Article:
Australian manufacturers heed the call for hand sanitiser supply

Australian manufacturers heed the call for hand sanitiser supply

One of the most in-demand products during the Covid-19 pandemic has been hand sanitiser.

While we are regularly told there is enough supply of the stuff to go around for us all, that hasn't stopped panic buyers from purchasing hand sanitiser in bulk, leaving supermarkets with no supply but heightened demand.

Australian manufacturers have responded to this issue by increasing local supply of the product or pivoting entire businesses to keep Australians safe and healthy.

Ego Pharmaceuticals, the manufacturer of Aqium sanitiser, has ramped up production at its factory in Melbourne according to managing director Alan Oppenheim.

"In February we made five times what we forecast and our factory is now running 24 hours a day, five days a week," says Oppenheim.

"We're currently hiring to increase that to six days a week and we've stopped our little bit of exporting to prioritise Australian needs."

Production of raw ingredients necessary for the manufacture of hand sanitiser is also on the rise.

For example, Minister for Industry, Science and Technology Karen Andrews says Manildra Group, a leading Australian producer of ethanol, is working around the clock to meet demand.

"Our large ethanol producers have indicated they have capacity to make more pharmaceutical grade ethanol as needed," says Andrews.

"We have been helping to connect these producers with our hand sanitiser manufacturers, and manufacturers are already placing new and increased orders."

Distillers clean up with sanitiser production

Three major Australian alcohol producers have pivoted to producing hand sanitiser in order to meet increased demand.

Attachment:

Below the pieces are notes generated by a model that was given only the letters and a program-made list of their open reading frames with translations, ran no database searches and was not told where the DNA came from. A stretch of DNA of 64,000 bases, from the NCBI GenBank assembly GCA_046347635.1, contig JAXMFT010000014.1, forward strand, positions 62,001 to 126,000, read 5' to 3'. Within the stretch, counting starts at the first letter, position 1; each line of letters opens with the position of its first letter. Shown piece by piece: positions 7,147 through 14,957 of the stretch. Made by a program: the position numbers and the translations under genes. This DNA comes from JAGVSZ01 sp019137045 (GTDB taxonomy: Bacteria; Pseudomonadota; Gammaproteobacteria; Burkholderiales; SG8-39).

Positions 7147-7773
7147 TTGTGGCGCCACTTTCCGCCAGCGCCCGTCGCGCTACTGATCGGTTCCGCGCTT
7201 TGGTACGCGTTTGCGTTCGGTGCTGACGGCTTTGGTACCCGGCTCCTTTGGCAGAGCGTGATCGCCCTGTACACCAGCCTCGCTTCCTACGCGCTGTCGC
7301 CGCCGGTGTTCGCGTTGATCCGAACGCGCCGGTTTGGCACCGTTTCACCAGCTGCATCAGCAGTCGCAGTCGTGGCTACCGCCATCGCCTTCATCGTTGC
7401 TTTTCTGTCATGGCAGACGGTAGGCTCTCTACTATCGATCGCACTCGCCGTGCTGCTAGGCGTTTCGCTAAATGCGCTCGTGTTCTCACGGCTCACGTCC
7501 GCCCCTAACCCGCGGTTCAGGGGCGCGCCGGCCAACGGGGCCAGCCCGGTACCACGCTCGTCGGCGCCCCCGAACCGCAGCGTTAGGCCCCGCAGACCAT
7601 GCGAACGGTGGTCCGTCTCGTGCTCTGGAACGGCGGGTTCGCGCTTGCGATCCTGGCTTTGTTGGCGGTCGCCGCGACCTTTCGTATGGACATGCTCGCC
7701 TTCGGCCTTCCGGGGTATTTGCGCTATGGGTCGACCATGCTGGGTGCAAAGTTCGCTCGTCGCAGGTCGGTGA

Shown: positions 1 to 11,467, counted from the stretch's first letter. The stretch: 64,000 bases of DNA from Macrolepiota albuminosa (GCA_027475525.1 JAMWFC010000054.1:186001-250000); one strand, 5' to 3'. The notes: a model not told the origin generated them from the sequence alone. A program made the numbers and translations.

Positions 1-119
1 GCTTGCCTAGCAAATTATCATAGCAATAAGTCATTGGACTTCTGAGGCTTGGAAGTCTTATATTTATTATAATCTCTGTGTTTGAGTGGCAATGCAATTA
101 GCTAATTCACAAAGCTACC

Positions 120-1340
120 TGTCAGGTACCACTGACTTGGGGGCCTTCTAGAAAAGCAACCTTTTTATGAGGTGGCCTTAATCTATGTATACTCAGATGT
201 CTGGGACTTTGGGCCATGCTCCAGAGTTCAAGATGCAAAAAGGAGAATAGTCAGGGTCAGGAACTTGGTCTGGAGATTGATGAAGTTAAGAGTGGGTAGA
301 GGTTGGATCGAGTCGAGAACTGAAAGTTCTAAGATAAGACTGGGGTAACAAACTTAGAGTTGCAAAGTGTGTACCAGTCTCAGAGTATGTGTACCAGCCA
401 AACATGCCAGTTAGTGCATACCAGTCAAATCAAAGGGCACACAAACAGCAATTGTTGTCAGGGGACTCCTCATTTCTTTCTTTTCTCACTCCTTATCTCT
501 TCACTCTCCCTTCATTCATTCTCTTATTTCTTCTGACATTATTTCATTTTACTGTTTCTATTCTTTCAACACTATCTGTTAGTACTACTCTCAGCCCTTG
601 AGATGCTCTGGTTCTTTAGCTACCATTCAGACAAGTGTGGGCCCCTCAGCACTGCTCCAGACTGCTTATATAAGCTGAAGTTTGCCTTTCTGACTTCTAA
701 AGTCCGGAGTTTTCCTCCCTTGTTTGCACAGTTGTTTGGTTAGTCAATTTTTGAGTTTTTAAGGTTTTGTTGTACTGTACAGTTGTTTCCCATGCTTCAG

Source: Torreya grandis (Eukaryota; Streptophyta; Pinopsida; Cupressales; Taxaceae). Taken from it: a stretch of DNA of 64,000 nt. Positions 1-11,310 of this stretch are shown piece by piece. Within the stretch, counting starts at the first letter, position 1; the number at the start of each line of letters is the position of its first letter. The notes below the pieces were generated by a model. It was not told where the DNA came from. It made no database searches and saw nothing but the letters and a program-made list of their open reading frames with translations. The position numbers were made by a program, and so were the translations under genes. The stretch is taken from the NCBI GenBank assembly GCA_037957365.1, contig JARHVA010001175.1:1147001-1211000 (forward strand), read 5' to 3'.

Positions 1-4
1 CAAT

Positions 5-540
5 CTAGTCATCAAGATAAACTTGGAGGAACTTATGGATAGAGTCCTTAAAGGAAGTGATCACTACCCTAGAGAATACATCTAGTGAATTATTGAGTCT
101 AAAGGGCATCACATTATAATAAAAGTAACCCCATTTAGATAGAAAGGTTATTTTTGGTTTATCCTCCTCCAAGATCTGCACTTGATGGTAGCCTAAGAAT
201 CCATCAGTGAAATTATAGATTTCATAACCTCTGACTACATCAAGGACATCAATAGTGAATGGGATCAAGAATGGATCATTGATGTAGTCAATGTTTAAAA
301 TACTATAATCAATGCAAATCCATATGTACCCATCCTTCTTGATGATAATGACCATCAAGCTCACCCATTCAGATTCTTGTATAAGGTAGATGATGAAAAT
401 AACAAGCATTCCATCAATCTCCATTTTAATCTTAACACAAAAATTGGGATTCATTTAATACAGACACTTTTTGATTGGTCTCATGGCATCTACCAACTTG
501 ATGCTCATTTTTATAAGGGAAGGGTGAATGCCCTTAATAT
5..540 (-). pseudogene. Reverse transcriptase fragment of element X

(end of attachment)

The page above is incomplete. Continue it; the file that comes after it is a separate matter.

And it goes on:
In Queensland Beenleigh Rum Distillery and Bundaberg Rum Distillery are focusing on the production of ethanol and hand sanitiser immediately, using existing production lines and staff.

Australia's oldest distillery Beenleigh Rum will commence the production of hand sanitiser this week with an aim to supply Queensland's schools and frontline workers with the essential product.

Beloved Queensland brand Bundaberg Rum will be producing ethanol and will donate 100,000 litres, enough to produce around 500,000 bottles, to the Queensland Government.

"Bundaberg Rum is a Queensland icon, we've felt the love of Australians since our distillery was first established more than 130 years ago in 1888," says managing director of Bundaberg Rum's parent company Diageo Australia David Smith.

"At a time like this we will always step up and contribute when Australians need it most."

A Sydney-based distiller is taking a different approach with its solution to the hand sanitiser demand problem.

Archie Rose Distilling Co., known for its bespoke and diverse range of whiskies, gins, vodkas and rums, has produced its own brand of hand sanitiser that customers can grab for $20 a bottle.

This is no regular hand sanitiser though; while the product follows the World Health Organisation's guidelines for effective and safe sanitiser Archie Rose's blend features natural grapefruit, cassia, cardamom and thyme botanical distillates.

Archie Rose's team, impacted by the forced shutdown of all bars in NSW, has reallocated its entire spirits production capacity to making hand sanitiser in order to aid the national effort against the spread of Covid-19.

Those hungry for something a little bit more upmarket have already cleared out stock of Archie Rose's hand sanitiser online, with 4,500 500ml bottles already sold out in pre-sale.

"I'm incredibly proud of our team for having turned around this product from concept to launch in under 10 days, and we will continue to produce sanitiser for as long as we can, or as long as is required," says Archie Rose founder Will Edwards.

"We will also be redeploying as many of our full time bar staff as possible who have been stood down as a result of the forced shutdown of all bars, to assist in filling, packaging and shipping the product."

Though production of hand sanitiser around the country has ramped up, Minister Andrews has encouraged Australians to refrain from panic buying and hoarding the essential product.

"I want to stress to Australians that we have the capacity and the raw ingredients here to continue to meet the increased demand," says Minister Andrews.

"Industry, with the help of government, is stepping up to meet the challenges being thrown at us by this virus.

"We also need the community to play their part by not stockpiling. There is no need for people to have huge volumes of hand sanitiser at home."

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